Washington Evening Journal
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Washington, IA 52353
FAIRFIELD – Former Maharishi School tennis coach Lawrence Eyre has been recognized for his contributions to the sport by the United States Tennis Association – Missouri Valley.
In August, the organization announced Eyre would receive the Gold Star Award, making him one of only 100 people to receive such an honor this year. The award is part of the USTA's 100th anniversary and goes to those individuals who have grown the game of tennis in their communities.
The Maharishi School teacher and tennis pro has served the game on a multitude of levels, whether it be through officiating, coaching juniors or college-level players, volunteering at adult tournaments, providing tennis in schools, and even starting the first Community Tennis Association in Fairfield years ago.
'When I think of the saying ‘giving back to tennis,' there's a few individuals that come to my mind very quickly – and Lawrence is one of them,” USTA Iowa Tennis service representative John Terpkosh said in a statement. 'He's a great spirit.”
Eyre led the Maharishi School tennis team to soaring heights during his 25 years at the helm. The highlight of his career was when the boys' team won back-to-back Triple Crowns in 1999 and 2000. A Triple Crown in tennis is when a school wins the singles, doubles and team tournament. The accomplishment landed Eyre in Sports Illustrated the following year.
The Maharishi School Pioneers won a total of 16 titles under Eyre, which included four team championships, seven singles championships and five doubles titles. Maharishi School's first boys' tennis title came in 1991, just four years after the program began.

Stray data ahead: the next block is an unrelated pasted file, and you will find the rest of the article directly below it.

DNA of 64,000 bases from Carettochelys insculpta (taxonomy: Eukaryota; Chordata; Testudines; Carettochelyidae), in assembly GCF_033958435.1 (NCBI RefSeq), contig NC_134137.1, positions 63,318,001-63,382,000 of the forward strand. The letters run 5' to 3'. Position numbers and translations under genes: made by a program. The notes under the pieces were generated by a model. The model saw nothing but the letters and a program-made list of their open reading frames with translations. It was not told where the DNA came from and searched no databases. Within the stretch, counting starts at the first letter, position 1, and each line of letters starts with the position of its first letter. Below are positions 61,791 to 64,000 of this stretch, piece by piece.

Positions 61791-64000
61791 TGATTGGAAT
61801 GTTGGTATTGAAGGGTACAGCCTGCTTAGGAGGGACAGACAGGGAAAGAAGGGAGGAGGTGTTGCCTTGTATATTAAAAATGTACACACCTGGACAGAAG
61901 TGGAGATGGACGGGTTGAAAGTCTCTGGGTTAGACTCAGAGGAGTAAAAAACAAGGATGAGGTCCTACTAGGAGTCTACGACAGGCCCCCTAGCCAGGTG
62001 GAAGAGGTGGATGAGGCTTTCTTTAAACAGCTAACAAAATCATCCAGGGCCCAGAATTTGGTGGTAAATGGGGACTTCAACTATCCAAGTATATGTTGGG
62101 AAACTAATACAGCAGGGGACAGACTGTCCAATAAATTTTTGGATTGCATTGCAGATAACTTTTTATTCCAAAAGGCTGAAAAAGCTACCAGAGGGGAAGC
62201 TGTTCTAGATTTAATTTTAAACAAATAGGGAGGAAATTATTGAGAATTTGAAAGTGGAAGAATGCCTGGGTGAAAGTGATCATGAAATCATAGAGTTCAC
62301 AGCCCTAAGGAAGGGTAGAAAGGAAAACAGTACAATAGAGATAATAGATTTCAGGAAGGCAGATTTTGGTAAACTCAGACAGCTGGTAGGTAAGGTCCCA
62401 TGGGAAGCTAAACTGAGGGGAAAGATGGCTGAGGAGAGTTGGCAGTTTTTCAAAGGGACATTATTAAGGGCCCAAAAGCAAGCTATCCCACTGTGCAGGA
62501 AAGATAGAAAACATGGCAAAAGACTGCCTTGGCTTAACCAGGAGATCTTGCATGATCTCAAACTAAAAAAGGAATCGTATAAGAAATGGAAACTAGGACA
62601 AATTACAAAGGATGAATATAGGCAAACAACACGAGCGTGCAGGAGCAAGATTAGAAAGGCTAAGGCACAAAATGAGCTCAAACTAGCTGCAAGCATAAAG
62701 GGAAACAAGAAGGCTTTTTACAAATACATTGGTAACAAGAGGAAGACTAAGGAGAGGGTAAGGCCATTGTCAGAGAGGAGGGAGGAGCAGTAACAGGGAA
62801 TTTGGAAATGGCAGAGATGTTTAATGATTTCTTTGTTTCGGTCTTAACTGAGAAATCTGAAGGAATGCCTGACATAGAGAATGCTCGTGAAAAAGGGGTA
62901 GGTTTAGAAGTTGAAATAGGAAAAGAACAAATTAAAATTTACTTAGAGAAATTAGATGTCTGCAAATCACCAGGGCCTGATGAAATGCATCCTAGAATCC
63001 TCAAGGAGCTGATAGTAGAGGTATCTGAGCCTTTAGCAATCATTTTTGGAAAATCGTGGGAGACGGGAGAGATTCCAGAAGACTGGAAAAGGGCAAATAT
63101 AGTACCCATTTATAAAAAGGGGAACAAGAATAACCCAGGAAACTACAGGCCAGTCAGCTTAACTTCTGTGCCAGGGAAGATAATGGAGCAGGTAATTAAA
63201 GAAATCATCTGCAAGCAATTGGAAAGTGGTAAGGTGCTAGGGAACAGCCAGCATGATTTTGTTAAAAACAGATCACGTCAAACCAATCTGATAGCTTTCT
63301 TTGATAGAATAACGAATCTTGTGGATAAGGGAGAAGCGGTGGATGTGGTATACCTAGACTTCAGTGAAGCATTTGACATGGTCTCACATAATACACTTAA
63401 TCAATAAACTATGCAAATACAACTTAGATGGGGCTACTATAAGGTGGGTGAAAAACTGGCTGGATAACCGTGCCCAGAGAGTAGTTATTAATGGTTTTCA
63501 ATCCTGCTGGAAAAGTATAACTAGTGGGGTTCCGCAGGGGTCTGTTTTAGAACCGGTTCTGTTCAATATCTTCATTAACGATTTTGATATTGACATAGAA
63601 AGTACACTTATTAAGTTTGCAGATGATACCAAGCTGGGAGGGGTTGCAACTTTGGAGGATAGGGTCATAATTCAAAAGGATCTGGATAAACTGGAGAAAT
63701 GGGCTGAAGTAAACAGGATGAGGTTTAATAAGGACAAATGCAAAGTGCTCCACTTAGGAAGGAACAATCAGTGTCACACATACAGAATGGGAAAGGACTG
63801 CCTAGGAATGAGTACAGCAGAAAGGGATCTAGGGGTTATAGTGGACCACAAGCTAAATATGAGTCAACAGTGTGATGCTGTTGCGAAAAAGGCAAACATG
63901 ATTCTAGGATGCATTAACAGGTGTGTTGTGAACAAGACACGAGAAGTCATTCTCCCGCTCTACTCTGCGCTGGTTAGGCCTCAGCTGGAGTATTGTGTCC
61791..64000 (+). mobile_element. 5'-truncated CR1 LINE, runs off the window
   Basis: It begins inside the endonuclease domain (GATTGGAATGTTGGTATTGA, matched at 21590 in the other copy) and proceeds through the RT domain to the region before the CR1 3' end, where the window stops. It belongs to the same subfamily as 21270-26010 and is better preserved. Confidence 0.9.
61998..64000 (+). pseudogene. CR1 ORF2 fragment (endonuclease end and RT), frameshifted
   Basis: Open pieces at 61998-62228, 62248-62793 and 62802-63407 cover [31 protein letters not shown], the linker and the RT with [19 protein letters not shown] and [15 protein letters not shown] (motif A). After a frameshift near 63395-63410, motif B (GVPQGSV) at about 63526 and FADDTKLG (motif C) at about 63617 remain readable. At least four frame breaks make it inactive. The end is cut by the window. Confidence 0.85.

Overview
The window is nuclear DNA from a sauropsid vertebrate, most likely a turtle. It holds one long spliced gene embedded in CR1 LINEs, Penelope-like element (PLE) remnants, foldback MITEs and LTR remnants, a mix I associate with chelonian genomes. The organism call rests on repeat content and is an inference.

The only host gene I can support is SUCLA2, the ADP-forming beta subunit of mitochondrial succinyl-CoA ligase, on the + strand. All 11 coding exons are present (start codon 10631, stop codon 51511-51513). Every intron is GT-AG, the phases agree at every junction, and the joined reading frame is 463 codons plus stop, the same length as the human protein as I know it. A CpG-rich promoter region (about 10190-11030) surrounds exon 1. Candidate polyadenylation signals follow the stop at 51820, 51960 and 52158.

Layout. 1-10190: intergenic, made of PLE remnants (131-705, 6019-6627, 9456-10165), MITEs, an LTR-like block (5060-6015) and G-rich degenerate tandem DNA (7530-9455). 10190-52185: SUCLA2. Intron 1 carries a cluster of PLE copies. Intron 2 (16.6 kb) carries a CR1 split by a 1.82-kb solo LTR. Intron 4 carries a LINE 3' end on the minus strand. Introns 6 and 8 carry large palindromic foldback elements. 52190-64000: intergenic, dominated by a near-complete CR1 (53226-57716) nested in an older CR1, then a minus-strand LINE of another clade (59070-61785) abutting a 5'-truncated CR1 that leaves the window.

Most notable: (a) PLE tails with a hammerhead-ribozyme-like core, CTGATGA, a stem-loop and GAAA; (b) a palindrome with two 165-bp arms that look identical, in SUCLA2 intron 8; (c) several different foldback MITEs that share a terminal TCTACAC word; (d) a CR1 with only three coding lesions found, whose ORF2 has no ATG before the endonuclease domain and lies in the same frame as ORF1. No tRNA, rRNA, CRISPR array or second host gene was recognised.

'It showed that a tiny school can excel at things,” Eyre said. 'We've been able to demonstrate that for many years in tennis.”
When Maharishi School began in tennis program in 1987, it did not have courts of its own, and had to share courts with the public school. In 1990, four indoor courts were added to the Maharishi International University rec center, and then in 2002-2003, another six courts, the Punj Courts, were built across the street.
Eyre said teams didn't want to play Maharishi School at their indoor courts at first because they felt the Pioneers had a home field advantage, so the Maharishi students usually had to play on the road.
Eyre is proud that his team made it to the state tournament final in 11 of his 25 years, almost half the time.
'There is a feeling of community pride within our school, to see kids improve so they can do their part to pass the tradition to somebody else,” Eyre said.
Eyre coached both girls and boys for the first five years, and then his wife, Laurie, took over the girls' team while he coached the boys for another 20 years. Eyre stepped down from his post in 2012, but the training and hard work he instilled in those players paid dividends even in his absence when the boys' team won the Triple Crown for a third time in 2014.
Eyre spent a few years coaching college tennis, first as an assistant at Grinnell College and then as head coach of men's and women's teams at Knox College. After retiring from Knox College in 2017, Eyre couldn't give up the game and found himself where he started, serving the youth of Maharishi School.
Eyre was a decorated tennis player in his own right, excelling in multiple state high school championships in Davenport before joining the Yale men's tennis team. Today, Eyre is back teaching at Maharishi School, where he lectures in American History, American Government and Geography. He leads tennis lessons with youngsters, some as young as kindergarten, after school. He's been in the game long enough that he's now coaching the sons and daughters of his former players.
'My purpose is to give these kids a healthy outlook on a sport with lifelong possibilities,” he said.
According to his calculations, Eyre has taught tennis to 15,000 individuals through his coaching, outreach programs and various tennis camps.
'I'm just really grateful for the friendships and the good health,” Eyre reflected. 'It's been a joy to teach, a joy to coach, and a joy to play. It really is fun.”